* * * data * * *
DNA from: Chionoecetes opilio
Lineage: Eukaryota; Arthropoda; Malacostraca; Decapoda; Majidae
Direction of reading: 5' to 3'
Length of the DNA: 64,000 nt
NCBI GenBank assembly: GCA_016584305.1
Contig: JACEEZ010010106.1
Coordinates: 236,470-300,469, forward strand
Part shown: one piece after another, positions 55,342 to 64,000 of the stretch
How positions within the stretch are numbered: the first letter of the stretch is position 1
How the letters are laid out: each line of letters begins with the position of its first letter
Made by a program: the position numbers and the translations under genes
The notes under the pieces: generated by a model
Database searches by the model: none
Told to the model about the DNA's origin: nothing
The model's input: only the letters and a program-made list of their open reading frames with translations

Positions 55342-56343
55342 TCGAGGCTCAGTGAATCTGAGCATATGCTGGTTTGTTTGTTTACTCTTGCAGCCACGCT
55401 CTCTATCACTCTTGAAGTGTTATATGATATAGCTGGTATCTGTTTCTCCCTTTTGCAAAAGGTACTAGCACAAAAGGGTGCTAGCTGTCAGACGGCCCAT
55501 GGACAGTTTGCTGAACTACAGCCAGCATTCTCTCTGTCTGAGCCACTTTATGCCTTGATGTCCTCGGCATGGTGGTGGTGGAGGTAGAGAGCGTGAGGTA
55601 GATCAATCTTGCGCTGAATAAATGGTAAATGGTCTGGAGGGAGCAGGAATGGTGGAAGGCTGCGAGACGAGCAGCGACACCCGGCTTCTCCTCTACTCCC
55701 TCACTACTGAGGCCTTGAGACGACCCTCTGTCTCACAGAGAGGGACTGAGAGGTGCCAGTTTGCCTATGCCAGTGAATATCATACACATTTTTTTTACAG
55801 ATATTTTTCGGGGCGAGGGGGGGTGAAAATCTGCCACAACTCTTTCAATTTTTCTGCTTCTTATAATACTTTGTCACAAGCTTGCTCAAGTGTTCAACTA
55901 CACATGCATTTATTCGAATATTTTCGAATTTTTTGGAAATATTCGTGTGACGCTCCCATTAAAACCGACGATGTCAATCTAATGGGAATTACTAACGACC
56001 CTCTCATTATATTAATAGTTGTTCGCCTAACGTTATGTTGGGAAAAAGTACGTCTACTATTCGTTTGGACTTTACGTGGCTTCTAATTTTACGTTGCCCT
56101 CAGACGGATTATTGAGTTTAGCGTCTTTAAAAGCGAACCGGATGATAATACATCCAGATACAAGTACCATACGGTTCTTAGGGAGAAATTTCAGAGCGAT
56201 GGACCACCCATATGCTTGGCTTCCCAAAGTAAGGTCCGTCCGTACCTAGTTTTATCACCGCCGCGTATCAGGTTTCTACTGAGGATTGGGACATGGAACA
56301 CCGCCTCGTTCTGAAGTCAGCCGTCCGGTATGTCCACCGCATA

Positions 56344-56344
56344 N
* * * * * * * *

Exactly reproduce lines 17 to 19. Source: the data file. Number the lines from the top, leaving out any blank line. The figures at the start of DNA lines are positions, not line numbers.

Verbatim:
55342 TCGAGGCTCAGTGAATCTGAGCATATGCTGGTTTGTTTGTTTACTCTTGCAGCCACGCT
55401 CTCTATCACTCTTGAAGTGTTATATGATATAGCTGGTATCTGTTTCTCCCTTTTGCAAAAGGTACTAGCACAAAAGGGTGCTAGCTGTCAGACGGCCCAT
55501 GGACAGTTTGCTGAACTACAGCCAGCATTCTCTCTGTCTGAGCCACTTTATGCCTTGATGTCCTCGGCATGGTGGTGGTGGAGGTAGAGAGCGTGAGGTA